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HomeOpinionIndian women can't go out and socialise because of their mothers-in-law: Study

Indian women can’t go out and socialise because of their mothers-in-law: Study

Researchers from Boston and Delhi universities surveyed young married Indian women aged between 18-30 in Uttar Pradesh’s Jaunpur district. This is what they found.

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In developing countries, where formal institutions are missing or may function imperfectly, informal community networks, such as caste-based networks in India, provide a range of benefits and services to their members. However, in traditional patriarchal societies, women may have limited ability to access and benefit from existing networks due to restrictive social norms and strategic constraints that are imposed on them by their family members.

We characterise the social networks of young married women in rural India—a population with extremely low levels of empowerment — and analyse how inter-generational power dynamics within the household affect their ability to access and form social networks.

We find that these women have remarkably few social connections outside their homes, and co-residence with the mother-in-law is a significant barrier to a woman’s mobility and ability to tap into her caste-based village networks, resulting in detrimental impacts on her access and utilisation of reproductive health services.

Sample group

We collected primary data on the social networks of 18-30-year-old married women in Jaunpur district, Uttar Pradesh, in 2018. The average woman in our sample is 26 years old, while her husband is 33 years old. On average, women in our sample, as well as their husbands, have completed roughly nine years of schooling. Almost 43 per cent of women belong to a Scheduled Caste (SC), 44 per cent belong to Other Backward Class (OBC), and 12 per cent belong to upper castes. The vast majority (93 per cent) of our sample is Hindu, and nearly 60 per cent of the households own agricultural land. Over 67 per cent of the sample women live with their mothers-in-law. About 52 per cent of women have at least one son, and on average, women have two children.

The lack of women’s mobility in our study area is striking: a very low proportion of women are allowed to go alone to the market (19 per cent), to a health facility (14 per cent), and to the homes of friends or relatives in the village (12 per cent). Moreover, only 14 per cent of the women worked in the last seven days and 88 per cent practice ghunghat or purdah, which reflect the conservative norms that are practiced within our study area. Lastly, 18 per cent of the women were using a modern contraceptive method at the time of the survey, and 35 per cent of them had visited a health facility for reproductive health, fertility, or family planning services at some point in their lives.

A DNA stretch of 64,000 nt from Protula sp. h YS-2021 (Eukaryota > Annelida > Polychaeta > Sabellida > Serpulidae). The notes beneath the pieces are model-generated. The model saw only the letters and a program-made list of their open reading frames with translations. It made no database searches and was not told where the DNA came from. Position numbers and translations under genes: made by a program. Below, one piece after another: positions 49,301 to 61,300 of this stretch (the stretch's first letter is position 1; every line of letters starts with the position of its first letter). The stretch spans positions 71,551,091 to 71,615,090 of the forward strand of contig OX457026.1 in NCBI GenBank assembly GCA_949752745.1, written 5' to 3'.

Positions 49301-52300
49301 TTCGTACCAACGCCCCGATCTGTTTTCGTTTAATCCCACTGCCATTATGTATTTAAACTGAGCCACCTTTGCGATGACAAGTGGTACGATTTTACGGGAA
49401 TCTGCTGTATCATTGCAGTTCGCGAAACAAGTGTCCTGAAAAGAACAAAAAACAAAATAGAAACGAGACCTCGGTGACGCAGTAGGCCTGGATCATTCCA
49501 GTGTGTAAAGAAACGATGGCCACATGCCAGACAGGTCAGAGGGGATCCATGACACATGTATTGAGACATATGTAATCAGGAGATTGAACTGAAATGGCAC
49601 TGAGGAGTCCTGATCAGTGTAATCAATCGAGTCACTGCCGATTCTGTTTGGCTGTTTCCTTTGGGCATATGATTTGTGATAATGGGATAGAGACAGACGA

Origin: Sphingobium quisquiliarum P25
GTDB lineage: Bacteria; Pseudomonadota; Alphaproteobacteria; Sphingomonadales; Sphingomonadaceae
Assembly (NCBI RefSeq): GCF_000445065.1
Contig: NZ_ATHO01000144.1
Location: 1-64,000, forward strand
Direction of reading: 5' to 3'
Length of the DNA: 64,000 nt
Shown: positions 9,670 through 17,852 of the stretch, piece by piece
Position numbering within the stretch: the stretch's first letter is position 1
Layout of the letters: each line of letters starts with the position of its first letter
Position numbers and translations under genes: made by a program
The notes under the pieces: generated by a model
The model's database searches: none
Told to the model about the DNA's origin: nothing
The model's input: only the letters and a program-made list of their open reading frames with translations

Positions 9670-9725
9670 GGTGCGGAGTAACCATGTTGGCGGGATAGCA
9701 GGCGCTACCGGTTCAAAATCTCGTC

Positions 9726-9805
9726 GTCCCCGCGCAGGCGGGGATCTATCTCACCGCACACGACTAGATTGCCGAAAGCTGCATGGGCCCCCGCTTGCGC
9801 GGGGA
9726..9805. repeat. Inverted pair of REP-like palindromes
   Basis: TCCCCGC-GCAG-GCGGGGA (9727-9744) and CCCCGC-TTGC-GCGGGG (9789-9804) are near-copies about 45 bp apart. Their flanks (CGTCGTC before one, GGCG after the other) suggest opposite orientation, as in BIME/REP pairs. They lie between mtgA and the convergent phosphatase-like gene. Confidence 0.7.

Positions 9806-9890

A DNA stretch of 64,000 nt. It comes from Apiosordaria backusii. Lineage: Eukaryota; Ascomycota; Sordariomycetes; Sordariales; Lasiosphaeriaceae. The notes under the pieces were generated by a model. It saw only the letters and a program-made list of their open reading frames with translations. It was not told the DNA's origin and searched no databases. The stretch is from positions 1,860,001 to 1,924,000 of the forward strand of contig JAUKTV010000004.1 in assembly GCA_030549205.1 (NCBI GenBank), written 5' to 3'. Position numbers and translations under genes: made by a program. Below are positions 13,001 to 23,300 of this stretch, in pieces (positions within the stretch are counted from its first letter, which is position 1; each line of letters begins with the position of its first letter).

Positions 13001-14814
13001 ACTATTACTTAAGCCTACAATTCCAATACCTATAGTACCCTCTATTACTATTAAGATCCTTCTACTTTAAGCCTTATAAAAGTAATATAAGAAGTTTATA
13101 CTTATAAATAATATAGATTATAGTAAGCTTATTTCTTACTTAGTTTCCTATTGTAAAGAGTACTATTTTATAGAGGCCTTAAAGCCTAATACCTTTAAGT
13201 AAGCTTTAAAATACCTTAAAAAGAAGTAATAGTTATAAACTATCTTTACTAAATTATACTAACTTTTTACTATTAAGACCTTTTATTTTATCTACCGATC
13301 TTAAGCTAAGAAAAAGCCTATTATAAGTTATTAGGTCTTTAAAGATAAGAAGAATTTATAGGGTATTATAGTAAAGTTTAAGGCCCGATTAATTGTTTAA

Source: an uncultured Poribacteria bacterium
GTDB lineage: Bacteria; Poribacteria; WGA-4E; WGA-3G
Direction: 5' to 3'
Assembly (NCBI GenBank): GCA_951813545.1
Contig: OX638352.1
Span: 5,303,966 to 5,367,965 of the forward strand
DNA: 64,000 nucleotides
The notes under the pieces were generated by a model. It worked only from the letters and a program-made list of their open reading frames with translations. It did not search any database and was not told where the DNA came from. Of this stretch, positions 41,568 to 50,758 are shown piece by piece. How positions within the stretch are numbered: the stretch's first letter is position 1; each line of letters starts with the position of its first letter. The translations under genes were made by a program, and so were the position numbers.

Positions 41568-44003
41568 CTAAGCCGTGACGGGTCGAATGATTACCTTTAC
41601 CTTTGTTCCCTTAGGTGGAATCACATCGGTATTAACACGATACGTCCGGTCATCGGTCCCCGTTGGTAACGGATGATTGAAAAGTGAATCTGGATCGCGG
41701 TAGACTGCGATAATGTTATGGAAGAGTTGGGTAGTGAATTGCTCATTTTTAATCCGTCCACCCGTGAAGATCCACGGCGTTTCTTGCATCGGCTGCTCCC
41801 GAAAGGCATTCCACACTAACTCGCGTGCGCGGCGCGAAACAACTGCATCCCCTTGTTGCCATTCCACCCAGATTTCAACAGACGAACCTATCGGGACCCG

Also read: These forgotten women played a huge role in eradicating smallpox from India

Characterisation of women’s social networks 

We find that young married women in rural India interact with very few individuals, besides their husbands and mothers-in-law, about their personal affairs or private concerns. An average woman in our sample mentions 1.6 general peers in Jaunpur district; in contrast, an average woman in the United States reported having eight close friends in a 2004 Gallup poll. About 9 per cent of women have no such peers; 40 per cent of women mention one person, and 33 per cent of women mention two people.

Women’s interactions with others are even more limited within the domains of family planning, fertility, and reproductive health. Nearly 36 per cent of women speak to no one in Jaunpur district, besides their husband and mother-in-law, about these issues. The modal woman has only one such close peer, and the proportion of women in our sample who have no close peers anywhere (inside or outside Jaunpur) is also substantial (22 per cent).

Most (86 per cent) of women’s close peers in Jaunpur are relatives. The average duration of a woman’s close-peer relationships in Jaunpur is highly correlated with her marital duration, which is consistent with the fact that most women in our sample moved to their marital villages from elsewhere after their marriage. Almost 60 per cent of the close-peer relationships in Jaunpur were formed more than five years ago, and 62 per cent of the women report talking with their close peers every day, while 27 per cent of them talk with their close peers every other week

Furthermore, 58 per cent of the women reported that they would feel very comfortable leaving their children for an afternoon with their close peers, while 50 per cent of them reported having discussed marital problems and intra- household conflicts with their close peers. Thus, women’s social networks in our context are strongly embedded within their extended households, which is not surprising given the severe mobility constraints that they face. These results are consistent with the evidence from other contexts indicating that women’s networks tend to be comprised of a larger proportion of kin-ties compared to men’s networks.

If we narrow our focus geographically to the woman’s village, an average woman has only 0.55 close peers in her village, roughly half of whom live in her household while the other half live outside her household. Only 49 per cent of the women have at least one close peer in their respective villages, and the proportion of women who have such a close peer outside her household is even smaller (24 per cent). Thus, our sample women have severely limited interaction with people outside their homes.

Also read: Caste differences in govt bodies affect how lower castes get public services: Study

Influence of the mother-in-law 

We examine how co-residence with the mother-in-law restricts her daughter-in-law’s social network; why and how the mother-in-law exerts her influence; and the consequences of these restrictions for the daughter-in-law.

We find that the mother-in-law prevents her daughter-in-law from forming social connections by imposing constraints on her mobility. Although the ability to access spaces outside the home is low even for women who do not live with their mother-in-law, those who do fare much worse in terms of their freedom of movement.